We just got back from a one week family vacation in Houffalize, a small town in the Belgian province of Luxembourg.
No e-mail, no RSS feeds, no eyeballing on Drupal discussions, and no way to stay in touch with work for one week. No e-life. It's great to be able to spend all your time with your family: we hiked, we walked, we swam and more. Pictures of our vacation are available in my Houffalize photo gallery.
Now I'm back, the mail/work backlog seems to be as bad as I expected it to be. I'll be easing back into work over the weekend, but it might take several more days before I get on top of things. Stay tuned!
Every year, I try to communicate the "Drupal Zeitgeist" in at least one of my "State of Drupal" presentations. To help me capture the State of Drupal for my presentation at DrupalCon Szeged next month, I'd like to invite you all to take part in the State of Drupal 2008 survey that I created. The goal of the survey is to better understand our needs and to help prioritize our efforts. If you can't attend DrupalCon Szeged, don't worry; I'll share all results after the conference.
Now, fill out the survey and help shape the future of Drupal!
One of the things we're building at Acquia is a Drupal technical support center where customers can call for help with Drupal questions. We're busy setting up a phone system, a bug tracker, a customer tracking application, a knowledge base and more. We already have some great technical support people on board, but we're looking for more Drupal talent to staff our support center.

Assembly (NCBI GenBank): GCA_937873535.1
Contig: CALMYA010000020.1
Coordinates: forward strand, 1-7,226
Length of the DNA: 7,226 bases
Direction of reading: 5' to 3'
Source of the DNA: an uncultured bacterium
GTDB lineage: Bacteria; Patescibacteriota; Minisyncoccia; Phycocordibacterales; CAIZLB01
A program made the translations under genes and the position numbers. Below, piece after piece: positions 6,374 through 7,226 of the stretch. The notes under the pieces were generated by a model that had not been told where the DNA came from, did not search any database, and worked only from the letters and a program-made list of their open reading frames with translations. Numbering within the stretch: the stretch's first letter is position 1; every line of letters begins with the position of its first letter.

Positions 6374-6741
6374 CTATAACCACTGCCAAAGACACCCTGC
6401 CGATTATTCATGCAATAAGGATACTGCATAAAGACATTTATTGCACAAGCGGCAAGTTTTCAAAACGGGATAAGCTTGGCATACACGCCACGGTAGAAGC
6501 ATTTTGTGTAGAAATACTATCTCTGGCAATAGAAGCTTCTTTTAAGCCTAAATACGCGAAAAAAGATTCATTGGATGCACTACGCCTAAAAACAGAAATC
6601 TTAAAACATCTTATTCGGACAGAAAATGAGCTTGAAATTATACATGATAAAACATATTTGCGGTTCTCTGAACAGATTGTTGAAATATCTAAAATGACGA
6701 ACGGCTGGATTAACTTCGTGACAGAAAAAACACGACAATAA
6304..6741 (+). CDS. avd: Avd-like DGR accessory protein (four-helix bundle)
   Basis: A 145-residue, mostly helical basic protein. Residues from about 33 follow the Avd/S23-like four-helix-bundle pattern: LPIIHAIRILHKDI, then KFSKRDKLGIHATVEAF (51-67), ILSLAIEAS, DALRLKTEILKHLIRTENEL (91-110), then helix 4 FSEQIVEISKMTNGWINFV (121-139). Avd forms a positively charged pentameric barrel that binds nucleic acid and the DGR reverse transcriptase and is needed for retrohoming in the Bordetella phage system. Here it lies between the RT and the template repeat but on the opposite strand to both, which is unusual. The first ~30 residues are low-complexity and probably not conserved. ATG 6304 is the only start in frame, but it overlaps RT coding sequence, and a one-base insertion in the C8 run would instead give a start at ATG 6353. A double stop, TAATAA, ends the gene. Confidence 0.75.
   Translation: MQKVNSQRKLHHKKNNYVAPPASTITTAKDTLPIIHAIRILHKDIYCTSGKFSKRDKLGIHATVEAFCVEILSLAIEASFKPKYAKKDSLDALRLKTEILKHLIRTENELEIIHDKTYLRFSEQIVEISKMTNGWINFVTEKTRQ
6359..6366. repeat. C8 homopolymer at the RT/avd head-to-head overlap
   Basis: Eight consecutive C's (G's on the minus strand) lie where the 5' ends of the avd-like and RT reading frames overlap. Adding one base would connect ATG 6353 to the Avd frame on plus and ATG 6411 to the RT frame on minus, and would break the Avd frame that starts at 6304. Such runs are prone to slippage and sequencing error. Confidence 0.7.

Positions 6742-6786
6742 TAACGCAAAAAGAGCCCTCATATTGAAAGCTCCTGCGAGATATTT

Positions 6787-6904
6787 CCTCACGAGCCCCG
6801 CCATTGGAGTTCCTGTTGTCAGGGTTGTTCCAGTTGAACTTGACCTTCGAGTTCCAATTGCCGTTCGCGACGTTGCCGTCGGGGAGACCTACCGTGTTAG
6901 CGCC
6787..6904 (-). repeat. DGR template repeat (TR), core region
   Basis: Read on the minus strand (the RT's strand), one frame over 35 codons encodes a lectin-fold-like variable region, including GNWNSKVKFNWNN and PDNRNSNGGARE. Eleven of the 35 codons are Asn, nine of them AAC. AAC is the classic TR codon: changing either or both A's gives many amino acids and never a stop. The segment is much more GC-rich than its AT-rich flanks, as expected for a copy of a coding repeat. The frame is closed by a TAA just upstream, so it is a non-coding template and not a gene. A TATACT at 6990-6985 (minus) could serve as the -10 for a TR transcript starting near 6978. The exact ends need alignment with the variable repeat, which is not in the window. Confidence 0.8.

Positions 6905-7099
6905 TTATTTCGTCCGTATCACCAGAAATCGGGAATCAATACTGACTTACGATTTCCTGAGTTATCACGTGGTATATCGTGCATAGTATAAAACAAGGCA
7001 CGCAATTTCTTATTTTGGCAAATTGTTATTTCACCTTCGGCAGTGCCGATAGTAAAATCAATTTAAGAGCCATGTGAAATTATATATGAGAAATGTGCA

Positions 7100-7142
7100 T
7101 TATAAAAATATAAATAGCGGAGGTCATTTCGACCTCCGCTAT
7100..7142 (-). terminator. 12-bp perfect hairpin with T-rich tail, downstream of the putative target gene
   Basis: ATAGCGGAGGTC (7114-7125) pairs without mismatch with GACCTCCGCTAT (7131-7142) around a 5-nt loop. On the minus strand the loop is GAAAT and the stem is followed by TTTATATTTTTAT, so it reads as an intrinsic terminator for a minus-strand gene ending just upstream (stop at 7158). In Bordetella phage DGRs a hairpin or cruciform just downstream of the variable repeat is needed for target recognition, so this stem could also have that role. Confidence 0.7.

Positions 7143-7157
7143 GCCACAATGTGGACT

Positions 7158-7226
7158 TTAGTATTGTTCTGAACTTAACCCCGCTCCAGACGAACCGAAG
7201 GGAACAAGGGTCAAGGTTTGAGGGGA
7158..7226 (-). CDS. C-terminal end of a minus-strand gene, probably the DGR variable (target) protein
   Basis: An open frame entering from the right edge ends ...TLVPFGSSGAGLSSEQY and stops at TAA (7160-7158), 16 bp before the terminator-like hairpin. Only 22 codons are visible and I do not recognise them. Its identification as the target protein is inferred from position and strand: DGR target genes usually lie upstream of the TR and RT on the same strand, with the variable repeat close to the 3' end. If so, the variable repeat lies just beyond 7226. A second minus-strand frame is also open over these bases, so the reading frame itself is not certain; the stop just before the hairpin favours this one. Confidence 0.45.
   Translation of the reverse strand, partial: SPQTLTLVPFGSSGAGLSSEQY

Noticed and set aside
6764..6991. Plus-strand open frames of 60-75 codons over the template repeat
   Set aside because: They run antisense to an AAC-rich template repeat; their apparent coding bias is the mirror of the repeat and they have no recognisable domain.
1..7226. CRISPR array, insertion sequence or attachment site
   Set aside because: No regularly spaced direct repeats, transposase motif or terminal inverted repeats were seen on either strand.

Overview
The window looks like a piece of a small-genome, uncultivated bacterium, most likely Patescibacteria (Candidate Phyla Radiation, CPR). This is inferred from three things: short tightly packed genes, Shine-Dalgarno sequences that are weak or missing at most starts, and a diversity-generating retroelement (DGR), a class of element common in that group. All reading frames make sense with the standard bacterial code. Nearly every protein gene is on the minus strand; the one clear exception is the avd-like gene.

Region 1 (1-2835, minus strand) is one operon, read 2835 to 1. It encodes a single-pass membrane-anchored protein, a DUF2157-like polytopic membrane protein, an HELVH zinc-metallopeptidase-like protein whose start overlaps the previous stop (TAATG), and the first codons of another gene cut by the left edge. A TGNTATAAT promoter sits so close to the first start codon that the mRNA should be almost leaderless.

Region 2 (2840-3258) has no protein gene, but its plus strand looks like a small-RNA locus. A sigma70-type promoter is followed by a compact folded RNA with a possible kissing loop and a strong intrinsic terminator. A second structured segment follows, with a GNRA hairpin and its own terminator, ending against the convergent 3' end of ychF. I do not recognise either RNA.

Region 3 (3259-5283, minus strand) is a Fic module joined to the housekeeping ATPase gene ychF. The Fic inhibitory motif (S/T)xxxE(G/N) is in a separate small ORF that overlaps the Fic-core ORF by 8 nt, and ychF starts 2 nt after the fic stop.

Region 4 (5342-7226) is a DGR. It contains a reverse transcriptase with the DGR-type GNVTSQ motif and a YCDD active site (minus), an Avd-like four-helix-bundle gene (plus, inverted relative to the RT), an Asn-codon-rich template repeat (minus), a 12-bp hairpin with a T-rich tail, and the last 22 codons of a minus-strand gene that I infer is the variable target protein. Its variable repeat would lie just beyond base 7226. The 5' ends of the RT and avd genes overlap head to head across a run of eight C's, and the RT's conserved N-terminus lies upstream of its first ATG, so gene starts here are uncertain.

Specifically, we're looking for people that have the rare combination of mad Drupal skills (both Drupal configuration and Drupal development), a diagnostic mind, and what we call, the support DNA. Do you have what it takes and do you want to learn how to build a support center from scratch? Apply here.
Or be the first to refer someone who makes the cut, and we'll gladly mail you a check for $1,000 USD to $2,500 USD depending on the situation. See our technical support job page for details on our bounty program.
Last week was crazy. Six airplanes, three time zones, four different hotels, two rental cars, an Acquia Board meeting, two nights in a tent and ultimately, my mind blown at FooCamp.
FooCamp is the annual invitation-only conference organized by Tim O'Reilly. It is the mother of BarCamp, if you will. The people you get to meet at FooCamp are impressive, and the format (including the nightly campfires) really sets people up to talk, brainstorm and geek out. The result? A fire hose of new ideas and a lot of new friends. Thanks Tim!
More photos in my FooCamp gallery.
The last 12 months, from July 2007 to June 2008, Drupal core was downloaded more than 1.4 million times. The year before, from July 2006 to June 2007, Drupal core was downloaded 620,000 times. The number of downloads doubled in one year's time! And while Drupal 5 continues to be popular, the Drupal 6 core download is already a lot more popular.
These numbers do no include betas, release candidates or CVS checkouts. Also, we can't track downloads from mirrors, such as various Linux distributions, nor can we track installations through control panel software for hosting like cPanel or Plesk. Contributed themes or modules are not included in these numbers: we only looked at Drupal core.